First and Best 2012
As the holiday season quickly approaches, look no further than TPL for great gift ideas for the young children in your life. The 2012 First and Best Booklist has just been unwrapped! It features the year's best in Canadian books for children from birth to age five that are fun to read and help develop early literacy skills. Carefully chosen by our expert children's librarians from piles of submissions, these books will foster a love for reading from an early age.
The booklist is part of our Ready for Reading initiative – a combination of free high-quality programs, services and resources designed to build kids’ early literacy skills and develop a love of reading.
Enjoy the upcoming winter season snuggled up with loved ones and these great books, available at library branches across the city!
Are these top picks from 2012 in line with yours? Do you have others to recommend? Let us know in the comments below.
Entertaining animal disguises, wide-ranging vocabulary and occasional subtle changes to the typeface to reflect animal characteristics make this book fun on many levels.
This colourful vocabulary builder will have children speaking fluent “Canadian” in no time!
Mac Barnett & Jon Klassen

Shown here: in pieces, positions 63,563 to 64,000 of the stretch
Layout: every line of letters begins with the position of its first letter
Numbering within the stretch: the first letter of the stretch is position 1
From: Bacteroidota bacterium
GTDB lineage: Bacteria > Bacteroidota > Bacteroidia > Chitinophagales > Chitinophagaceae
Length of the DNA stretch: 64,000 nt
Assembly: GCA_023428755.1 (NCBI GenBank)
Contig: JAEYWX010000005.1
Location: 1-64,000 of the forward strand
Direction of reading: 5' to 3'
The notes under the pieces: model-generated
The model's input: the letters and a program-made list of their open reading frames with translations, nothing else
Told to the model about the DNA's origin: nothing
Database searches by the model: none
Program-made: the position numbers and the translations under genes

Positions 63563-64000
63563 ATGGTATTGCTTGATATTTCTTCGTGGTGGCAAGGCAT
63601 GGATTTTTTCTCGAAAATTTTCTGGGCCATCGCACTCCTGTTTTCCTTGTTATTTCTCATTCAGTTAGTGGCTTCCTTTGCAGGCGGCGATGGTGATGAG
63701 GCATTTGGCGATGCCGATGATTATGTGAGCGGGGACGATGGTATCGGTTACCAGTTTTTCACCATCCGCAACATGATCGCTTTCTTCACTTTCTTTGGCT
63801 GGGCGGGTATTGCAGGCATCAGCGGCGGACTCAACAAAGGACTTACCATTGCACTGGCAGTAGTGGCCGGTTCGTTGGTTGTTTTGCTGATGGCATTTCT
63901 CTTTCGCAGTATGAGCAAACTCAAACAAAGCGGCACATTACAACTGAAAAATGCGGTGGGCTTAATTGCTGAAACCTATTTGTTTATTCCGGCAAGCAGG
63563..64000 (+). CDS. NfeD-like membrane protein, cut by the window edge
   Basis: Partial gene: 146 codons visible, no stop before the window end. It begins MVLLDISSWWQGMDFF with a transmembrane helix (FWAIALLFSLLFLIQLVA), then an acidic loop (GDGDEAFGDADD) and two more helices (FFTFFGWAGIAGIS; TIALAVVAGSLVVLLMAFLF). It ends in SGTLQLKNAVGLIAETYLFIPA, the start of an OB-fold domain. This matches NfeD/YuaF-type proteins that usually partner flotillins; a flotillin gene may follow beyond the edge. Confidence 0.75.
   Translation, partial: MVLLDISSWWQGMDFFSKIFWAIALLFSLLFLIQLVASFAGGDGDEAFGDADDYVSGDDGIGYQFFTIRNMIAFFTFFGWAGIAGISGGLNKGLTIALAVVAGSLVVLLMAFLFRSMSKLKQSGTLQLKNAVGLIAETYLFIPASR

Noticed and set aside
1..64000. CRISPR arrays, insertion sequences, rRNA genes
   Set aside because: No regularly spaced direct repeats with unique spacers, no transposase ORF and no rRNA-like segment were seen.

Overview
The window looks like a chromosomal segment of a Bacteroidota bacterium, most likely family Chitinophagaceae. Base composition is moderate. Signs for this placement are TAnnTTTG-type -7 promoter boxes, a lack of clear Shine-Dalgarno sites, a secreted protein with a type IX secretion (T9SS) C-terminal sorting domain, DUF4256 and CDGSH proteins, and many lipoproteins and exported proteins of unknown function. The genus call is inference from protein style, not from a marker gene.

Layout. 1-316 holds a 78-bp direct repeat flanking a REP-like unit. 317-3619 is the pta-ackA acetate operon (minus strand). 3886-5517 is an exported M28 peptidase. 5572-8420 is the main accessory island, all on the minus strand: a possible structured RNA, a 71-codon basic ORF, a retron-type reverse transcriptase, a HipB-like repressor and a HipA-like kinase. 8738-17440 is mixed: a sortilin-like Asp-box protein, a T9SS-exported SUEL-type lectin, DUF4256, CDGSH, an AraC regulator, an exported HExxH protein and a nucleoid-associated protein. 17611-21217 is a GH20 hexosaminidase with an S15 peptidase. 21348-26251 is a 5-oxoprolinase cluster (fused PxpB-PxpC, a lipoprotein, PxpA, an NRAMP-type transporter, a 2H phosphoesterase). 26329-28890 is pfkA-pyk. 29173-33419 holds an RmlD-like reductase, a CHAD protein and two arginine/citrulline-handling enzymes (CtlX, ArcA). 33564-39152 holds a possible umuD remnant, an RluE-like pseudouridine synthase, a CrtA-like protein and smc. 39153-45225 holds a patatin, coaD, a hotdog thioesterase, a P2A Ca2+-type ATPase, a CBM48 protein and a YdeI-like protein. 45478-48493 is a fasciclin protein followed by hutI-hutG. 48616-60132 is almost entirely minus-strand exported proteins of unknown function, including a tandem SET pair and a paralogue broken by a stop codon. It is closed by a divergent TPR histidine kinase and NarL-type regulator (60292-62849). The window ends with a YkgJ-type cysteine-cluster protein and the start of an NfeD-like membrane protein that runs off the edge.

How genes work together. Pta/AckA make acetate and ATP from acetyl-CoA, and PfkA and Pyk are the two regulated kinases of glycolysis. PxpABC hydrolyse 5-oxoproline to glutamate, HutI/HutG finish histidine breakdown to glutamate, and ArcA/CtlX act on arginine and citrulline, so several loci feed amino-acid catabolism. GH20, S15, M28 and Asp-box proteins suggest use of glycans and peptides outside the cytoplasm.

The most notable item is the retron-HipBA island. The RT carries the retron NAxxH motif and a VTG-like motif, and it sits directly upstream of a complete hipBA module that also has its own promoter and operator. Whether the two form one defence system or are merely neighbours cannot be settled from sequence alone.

A cosy tale that will provide a warm reading experience, peppered with some wonderful words to build your child’s vocabulary.
Stephen Krensky & Sara Gillingham
The bold, graphic illustrations and the simple narratives and rhyme schemes are great tools to engage very young pre-readers.
David LaRochelle & Jeremy Tankard
Children will relish the frequent opportunity to warn “It’s a tiger!” at full volume, making this the sort of book that will establish a firm foundation for a lifelong joy of reading.
Babies like to look at other babies! The expressive photography used here will delight parents and children alike, and will enable young children to begin to associate words and feelings.
Cary Fagan & Dusan Petricic
Budding readers, with prodding from a parent or caregiver, will enjoy the realization that their own stories are bound only by the limits of their imaginations.
Robert Heidbreder & Loni Joy Smith
Though the compilation of poems in this book follows the narrative of a daily routine, they can be enjoyed individually too. The playful rhymes will help children understand the sounds that build language.
Sarah Tsiang & Qin Leng
There is nothing quite like imaginatively told stories to motivate children to learn to read. Children will delight in this tale of Abby’s stone eggs.
Linda Bailey & Colin Jack
A delightful turn of events and a fox fond of cookbooks make this title a winner for developing both narrative skills and the awareness that print is all around us.